Sunday, August 1, 2010


The first person I wanted to call when I felt my world crumbling around me, was my mom. I had a great career which I had lost interest in. I had a super marriage and had today discovered that my husband had been cheating on me for the last two years. And who did I want to call? Mrs Alka Shrivastav. The woman, I had hated most of my adult life. Who I hadn’t spoken to for the last two years. It just didn’t make sense. This wasn’t even a situation I could blame her for, or could I?
When I was a teenager, like most of my friends I hated parental control. I rebelled against every rule, I had brilliant grades in school so dad had no issues. Yet mom found fault with me all the time. If bhaiyya and I made the same mistake, I would be yelled at and he’d be forgiven. Her double standards got to me. What made things worse was that my best friend’s mom was so cool and went dancing with us. All my mom did was look sad and scared.
When she made feeble attempts at speaking in English or cooking Chinese food I cringed in embarrassment. I didn’t go out with her any longer and didn’t get friends home. They drooled over her cooking so I made her cook and took food to my friend’s homes.
When I started working I did feel awful about the way I had behaved and for a short while I did work on our fractured relationship. It helped that she was so proud of my achievements as a journalist. She kept every newspaper article I wrote, told everyone about the sarees I got her. I noticed that the only time she smiled in the day was when she opened the morning papers and saw my byline. In a rare moment of togetherness she confessed that it had been her dream to be a journalist. To her credit, she never pushed me to take to writing, it was something I wanted to do.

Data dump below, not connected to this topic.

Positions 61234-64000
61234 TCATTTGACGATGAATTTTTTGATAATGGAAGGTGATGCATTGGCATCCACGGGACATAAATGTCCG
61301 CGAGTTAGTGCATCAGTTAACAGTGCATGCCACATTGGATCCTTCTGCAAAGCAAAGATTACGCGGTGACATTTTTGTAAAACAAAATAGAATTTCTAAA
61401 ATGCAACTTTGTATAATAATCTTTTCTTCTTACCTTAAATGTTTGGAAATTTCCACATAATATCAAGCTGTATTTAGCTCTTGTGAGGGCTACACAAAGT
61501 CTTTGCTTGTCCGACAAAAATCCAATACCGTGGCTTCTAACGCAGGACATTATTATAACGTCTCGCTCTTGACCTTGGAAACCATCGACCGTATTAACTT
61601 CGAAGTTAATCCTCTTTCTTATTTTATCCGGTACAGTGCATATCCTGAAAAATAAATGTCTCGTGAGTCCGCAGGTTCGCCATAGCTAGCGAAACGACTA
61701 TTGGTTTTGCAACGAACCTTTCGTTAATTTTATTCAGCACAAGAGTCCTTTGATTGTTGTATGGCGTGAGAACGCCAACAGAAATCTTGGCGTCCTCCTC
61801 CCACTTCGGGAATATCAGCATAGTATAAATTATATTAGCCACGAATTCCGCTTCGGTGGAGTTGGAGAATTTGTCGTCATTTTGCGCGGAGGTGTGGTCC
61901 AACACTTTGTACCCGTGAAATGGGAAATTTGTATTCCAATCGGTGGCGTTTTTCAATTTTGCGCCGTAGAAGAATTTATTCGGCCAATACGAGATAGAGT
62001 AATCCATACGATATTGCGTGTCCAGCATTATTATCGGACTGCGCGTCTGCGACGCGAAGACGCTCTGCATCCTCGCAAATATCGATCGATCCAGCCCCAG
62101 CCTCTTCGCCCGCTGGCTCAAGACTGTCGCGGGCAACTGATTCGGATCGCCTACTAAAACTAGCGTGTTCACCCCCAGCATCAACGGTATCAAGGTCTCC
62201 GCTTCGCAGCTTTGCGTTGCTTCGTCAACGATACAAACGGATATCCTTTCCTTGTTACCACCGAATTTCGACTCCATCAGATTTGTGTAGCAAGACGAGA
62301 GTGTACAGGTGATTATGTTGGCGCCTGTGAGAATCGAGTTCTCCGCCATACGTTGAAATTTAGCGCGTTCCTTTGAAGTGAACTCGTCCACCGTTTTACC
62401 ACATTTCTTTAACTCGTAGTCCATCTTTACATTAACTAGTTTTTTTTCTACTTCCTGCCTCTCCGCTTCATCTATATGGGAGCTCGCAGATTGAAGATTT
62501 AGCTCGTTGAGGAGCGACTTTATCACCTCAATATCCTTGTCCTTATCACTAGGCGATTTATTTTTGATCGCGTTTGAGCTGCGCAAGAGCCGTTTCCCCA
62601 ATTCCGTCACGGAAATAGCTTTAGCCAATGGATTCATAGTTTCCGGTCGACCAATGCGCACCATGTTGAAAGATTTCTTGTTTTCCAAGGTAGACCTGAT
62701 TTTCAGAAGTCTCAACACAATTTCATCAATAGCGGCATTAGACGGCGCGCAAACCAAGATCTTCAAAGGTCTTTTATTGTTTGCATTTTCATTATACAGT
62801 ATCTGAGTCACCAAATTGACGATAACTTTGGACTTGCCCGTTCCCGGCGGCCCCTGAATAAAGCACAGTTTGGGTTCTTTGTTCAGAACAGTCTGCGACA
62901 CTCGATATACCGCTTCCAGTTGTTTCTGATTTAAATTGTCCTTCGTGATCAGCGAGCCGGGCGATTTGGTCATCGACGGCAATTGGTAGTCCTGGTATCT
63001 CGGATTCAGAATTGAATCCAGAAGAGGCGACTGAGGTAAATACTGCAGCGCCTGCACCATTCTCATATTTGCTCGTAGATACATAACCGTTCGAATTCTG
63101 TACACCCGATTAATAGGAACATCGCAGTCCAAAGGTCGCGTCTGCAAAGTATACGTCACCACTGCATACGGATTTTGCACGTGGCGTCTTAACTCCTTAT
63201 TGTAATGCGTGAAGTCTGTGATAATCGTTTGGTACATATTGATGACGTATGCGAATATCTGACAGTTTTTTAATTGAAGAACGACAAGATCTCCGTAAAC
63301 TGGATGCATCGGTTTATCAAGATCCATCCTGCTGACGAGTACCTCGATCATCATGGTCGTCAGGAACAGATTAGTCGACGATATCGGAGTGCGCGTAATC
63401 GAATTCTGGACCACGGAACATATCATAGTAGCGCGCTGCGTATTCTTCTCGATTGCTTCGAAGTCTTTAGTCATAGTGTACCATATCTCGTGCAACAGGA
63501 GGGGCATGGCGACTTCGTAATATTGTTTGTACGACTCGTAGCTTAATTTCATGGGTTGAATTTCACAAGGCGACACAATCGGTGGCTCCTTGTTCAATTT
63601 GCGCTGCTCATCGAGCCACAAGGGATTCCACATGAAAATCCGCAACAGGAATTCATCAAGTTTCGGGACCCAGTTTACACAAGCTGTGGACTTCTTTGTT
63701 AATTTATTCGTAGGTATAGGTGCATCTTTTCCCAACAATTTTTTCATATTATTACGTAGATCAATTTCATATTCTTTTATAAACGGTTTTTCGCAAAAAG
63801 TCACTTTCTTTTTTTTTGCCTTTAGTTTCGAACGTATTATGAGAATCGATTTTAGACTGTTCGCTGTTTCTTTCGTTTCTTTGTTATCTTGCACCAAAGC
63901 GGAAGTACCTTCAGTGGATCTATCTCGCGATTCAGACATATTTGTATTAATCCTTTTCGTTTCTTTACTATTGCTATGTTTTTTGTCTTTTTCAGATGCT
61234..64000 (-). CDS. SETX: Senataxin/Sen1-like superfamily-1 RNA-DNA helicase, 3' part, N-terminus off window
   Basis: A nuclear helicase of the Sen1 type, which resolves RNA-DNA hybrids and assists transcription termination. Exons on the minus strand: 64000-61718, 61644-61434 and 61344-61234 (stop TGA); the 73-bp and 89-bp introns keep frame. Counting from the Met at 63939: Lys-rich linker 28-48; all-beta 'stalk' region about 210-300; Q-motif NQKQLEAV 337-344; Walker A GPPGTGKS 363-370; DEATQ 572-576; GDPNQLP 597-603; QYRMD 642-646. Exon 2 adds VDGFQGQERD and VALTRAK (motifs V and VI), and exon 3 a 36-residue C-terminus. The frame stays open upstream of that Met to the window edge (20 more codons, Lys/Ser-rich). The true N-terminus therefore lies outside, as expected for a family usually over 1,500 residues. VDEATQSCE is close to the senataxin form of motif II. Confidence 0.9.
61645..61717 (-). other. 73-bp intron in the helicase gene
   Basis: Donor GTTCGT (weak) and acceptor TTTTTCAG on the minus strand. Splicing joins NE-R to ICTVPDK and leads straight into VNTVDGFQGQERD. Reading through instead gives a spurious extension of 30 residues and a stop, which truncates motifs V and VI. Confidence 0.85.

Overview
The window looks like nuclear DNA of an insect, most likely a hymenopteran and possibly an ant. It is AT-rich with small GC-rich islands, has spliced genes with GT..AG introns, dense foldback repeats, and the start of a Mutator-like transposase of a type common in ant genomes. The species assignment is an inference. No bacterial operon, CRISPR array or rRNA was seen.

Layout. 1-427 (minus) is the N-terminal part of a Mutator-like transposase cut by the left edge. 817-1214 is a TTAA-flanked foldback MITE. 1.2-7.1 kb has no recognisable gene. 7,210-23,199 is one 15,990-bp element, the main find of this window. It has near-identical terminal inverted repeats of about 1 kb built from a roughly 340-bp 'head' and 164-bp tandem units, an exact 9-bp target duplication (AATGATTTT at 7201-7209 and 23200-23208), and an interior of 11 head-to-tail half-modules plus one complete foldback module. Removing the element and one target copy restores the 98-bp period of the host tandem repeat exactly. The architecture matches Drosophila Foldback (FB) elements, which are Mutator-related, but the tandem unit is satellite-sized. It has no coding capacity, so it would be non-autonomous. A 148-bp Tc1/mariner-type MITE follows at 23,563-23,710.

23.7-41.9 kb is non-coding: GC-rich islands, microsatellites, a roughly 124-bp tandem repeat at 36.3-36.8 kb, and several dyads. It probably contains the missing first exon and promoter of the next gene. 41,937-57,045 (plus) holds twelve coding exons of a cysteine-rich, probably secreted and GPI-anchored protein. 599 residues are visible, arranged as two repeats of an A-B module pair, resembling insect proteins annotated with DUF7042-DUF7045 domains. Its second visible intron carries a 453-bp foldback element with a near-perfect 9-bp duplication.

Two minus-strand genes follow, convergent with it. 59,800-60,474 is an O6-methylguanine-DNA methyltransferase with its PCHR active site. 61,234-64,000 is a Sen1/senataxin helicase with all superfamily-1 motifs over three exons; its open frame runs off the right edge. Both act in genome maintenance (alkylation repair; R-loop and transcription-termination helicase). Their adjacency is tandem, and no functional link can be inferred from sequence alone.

Yet once I got promoted and busier, we started having problems again. She didn’t approve of my timings, friends, haircut, clothes and the fact that I was now openly smoking. The same oft repeated lectures of how women have to know their limits and adjust. It made my blood boil. Finally I one day asked her what she had achieved by adjusting so much? I knew my father had not been loyal to her, I knew that we kids weren’t exactly proud of her and that she had no time or resources to do what she felt like. For heaven’s sake she couldn’t even go to see her sister whenever she felt like.
The fact that I was a splitting image of my mother, made matters worst. I dreaded inheriting her personality too. I refused to do anything she wanted me to, even if it was good for me. Till date, I don’t eat fruits because she used to insist I eat them. She started showing me pictures of prospective boys and I would tear each one without looking. The same drone about adjustment would come up. The more I read, the more I was convinced that she was jealous of me.
When I met Ronak and we fell in love, I told papa and bhaiyya, not her. When we decided to get married she still got excited and ensured I had a picture perfect wedding. Yet when she again suggested I live with my in-laws and adjust, rather than rent our own place, I lost it. I yelled and said awful things. I refused to speak to her again. We moved to Bombay so I didn’t need to meet her.
Yet today when I was at my lowest I yearned for my mother’s lap and hesitatingly I called her. She sensed that something was amiss before I said a word. I broke down and told her what Ronak had done. She was silent when I wanted her to talk. After what seemed like eternity she only said, “Sunaina, please don’t adjust this time. Don’t make the mistake I did....”

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